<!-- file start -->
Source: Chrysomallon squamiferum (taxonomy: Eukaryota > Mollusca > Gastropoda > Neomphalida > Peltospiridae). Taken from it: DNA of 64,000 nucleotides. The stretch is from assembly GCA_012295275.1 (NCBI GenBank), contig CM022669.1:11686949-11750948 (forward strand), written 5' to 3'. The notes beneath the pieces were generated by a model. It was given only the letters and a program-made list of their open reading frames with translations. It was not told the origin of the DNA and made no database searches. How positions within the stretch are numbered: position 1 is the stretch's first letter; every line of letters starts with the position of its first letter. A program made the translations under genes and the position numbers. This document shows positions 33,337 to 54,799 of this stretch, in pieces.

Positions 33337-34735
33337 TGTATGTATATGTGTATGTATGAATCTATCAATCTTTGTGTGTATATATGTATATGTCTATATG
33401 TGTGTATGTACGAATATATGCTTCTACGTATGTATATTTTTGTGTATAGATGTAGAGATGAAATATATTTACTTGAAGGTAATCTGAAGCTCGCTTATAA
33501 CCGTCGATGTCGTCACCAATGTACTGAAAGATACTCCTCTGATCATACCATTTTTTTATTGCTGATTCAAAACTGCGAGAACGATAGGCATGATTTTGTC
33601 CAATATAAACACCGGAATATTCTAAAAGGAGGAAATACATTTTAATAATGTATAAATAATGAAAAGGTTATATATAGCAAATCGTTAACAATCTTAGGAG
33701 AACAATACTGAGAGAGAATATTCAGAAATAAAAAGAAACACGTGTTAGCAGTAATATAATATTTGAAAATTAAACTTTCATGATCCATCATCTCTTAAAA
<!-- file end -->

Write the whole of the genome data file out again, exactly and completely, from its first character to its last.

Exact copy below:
Source: Chrysomallon squamiferum (taxonomy: Eukaryota > Mollusca > Gastropoda > Neomphalida > Peltospiridae). Taken from it: DNA of 64,000 nucleotides. The stretch is from assembly GCA_012295275.1 (NCBI GenBank), contig CM022669.1:11686949-11750948 (forward strand), written 5' to 3'. The notes beneath the pieces were generated by a model. It was given only the letters and a program-made list of their open reading frames with translations. It was not told the origin of the DNA and made no database searches. How positions within the stretch are numbered: position 1 is the stretch's first letter; every line of letters starts with the position of its first letter. A program made the translations under genes and the position numbers. This document shows positions 33,337 to 54,799 of this stretch, in pieces.

Positions 33337-34735
33337 TGTATGTATATGTGTATGTATGAATCTATCAATCTTTGTGTGTATATATGTATATGTCTATATG
33401 TGTGTATGTACGAATATATGCTTCTACGTATGTATATTTTTGTGTATAGATGTAGAGATGAAATATATTTACTTGAAGGTAATCTGAAGCTCGCTTATAA
33501 CCGTCGATGTCGTCACCAATGTACTGAAAGATACTCCTCTGATCATACCATTTTTTTATTGCTGATTCAAAACTGCGAGAACGATAGGCATGATTTTGTC
33601 CAATATAAACACCGGAATATTCTAAAAGGAGGAAATACATTTTAATAATGTATAAATAATGAAAAGGTTATATATAGCAAATCGTTAACAATCTTAGGAG
33701 AACAATACTGAGAGAGAATATTCAGAAATAAAAAGAAACACGTGTTAGCAGTAATATAATATTTGAAAATTAAACTTTCATGATCCATCATCTCTTAAAA